Enhancing livestock-based livelihoods in Kenya's semi-arid lands
Can 1,300 Volunteers Be Wrong?
Want to Empower Women? Use Technology.
Mozambique: Transforming Lives through Dairy Development
Pakistan: Water for Education
Bringing water closer to home
Farmers and their livestock enjoy the rehabilitated Makongoni water point. Facing death of their livestock due to dehydration during the dry season, farmers would walk up to 10 kilometers to find water. K-SALES has been constructing and rehabilitating water points.
Enhancing the trade of livestock products
Working with local partners, K-SALES is enhancing the quality of livestock and livestock products. As of October 2015, the project has successfully renovated six slaughterhouses and trained over 3,000 individuals on meat processing practices that ensure food safety and quality. K-SALES is also linking producers of meat and value-added products, like leather bags and bone jewelry, to markets.
To learn more about K-SALES, view a PDF copy of the project brochure.
Farmers benefit from rehabilitated water points
Charles proudly displays the crops he was able to grow on his farm, made possible by the rehabilitation of a nearby water point. As of October 2015, K-SALES has established or rebuilt 72 water points in partnership with local partners. The project also works with Water Users Associations (WUAs) to improve their capacity to effectively manage the water points.
Learning about livestock disease prevention
A farmer practices administering deworming medication to her goat during a FFS session. As of July 2015, K-SALES had trained over 18,000 farmers through FFSs.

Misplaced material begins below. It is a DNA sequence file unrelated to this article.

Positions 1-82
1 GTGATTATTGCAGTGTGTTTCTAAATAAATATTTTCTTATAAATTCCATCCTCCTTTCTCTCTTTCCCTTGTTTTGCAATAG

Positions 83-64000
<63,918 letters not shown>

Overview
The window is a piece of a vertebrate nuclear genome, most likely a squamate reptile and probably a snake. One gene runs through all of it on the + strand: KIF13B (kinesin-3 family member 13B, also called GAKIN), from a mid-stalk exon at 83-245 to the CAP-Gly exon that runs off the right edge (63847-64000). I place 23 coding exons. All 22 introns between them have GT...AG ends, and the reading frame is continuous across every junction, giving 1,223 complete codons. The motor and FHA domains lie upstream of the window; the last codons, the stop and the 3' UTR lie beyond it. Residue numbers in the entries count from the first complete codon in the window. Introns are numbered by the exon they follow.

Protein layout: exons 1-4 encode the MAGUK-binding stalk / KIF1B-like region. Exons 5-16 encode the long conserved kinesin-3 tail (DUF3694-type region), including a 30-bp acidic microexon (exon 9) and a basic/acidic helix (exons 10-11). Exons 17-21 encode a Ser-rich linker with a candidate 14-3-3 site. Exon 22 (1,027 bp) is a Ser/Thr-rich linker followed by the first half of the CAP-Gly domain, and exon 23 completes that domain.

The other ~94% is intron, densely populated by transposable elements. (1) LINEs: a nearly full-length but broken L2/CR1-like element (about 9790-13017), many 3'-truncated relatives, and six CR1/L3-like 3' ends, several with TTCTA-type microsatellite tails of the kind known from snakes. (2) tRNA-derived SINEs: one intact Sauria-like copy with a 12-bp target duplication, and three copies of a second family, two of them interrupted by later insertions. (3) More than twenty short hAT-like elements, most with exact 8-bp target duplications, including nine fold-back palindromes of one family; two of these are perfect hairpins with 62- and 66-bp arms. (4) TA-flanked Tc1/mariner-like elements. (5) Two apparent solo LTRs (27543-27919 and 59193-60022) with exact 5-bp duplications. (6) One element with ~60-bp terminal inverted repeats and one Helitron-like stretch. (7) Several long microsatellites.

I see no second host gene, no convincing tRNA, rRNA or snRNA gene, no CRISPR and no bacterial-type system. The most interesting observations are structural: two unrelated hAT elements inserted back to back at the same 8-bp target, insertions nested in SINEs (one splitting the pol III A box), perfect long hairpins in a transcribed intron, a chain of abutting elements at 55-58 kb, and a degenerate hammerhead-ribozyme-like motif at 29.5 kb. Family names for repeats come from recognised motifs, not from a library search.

Linking farmers with business service providers
Trade shows link smallholder farmers with business service providers and suppliers. Here a trade show attendee receives an ATM card after opening an account at Post Bank's booth. K-SALES has partnered with financial institutions that not only offer farmers banking services and access to loans but also provide financial literacy training.
Livelihoods dependent on livestock
The livestock industry provides up to 95% of family income in Kenya's semi-arid eastern and coastal regions, but these households face poverty and hunger due to many challenges. Take a look at how our K-SALES program is transforming lives in this region by increasing agricultural productivity in the livestock sector and expanding the trade of livestock products.
Trade shows promote learning
The trade shows serve as a platform to expose attendees to technologies and techniques for improved production, making the shows great learning experiences. In addition to being able to attend formal seminars at the show, attendees can view and learn about different breeds and recommended rearing practices at the livestock exhibit. Here a farmer admires a cow on exhibit at the Tharaka Nithi trade show.
You are never too old to go to school
K-SALES uses Farmer Field Schools (FFSs) to encourage adoption of recommended practices. FFSs train farmers in topics like farm management, herd management, and livestock disease prevention using an experiential, peer-to-peer learning approach, in which farmers put the guiding approaches into practice and share their experiences with their peers.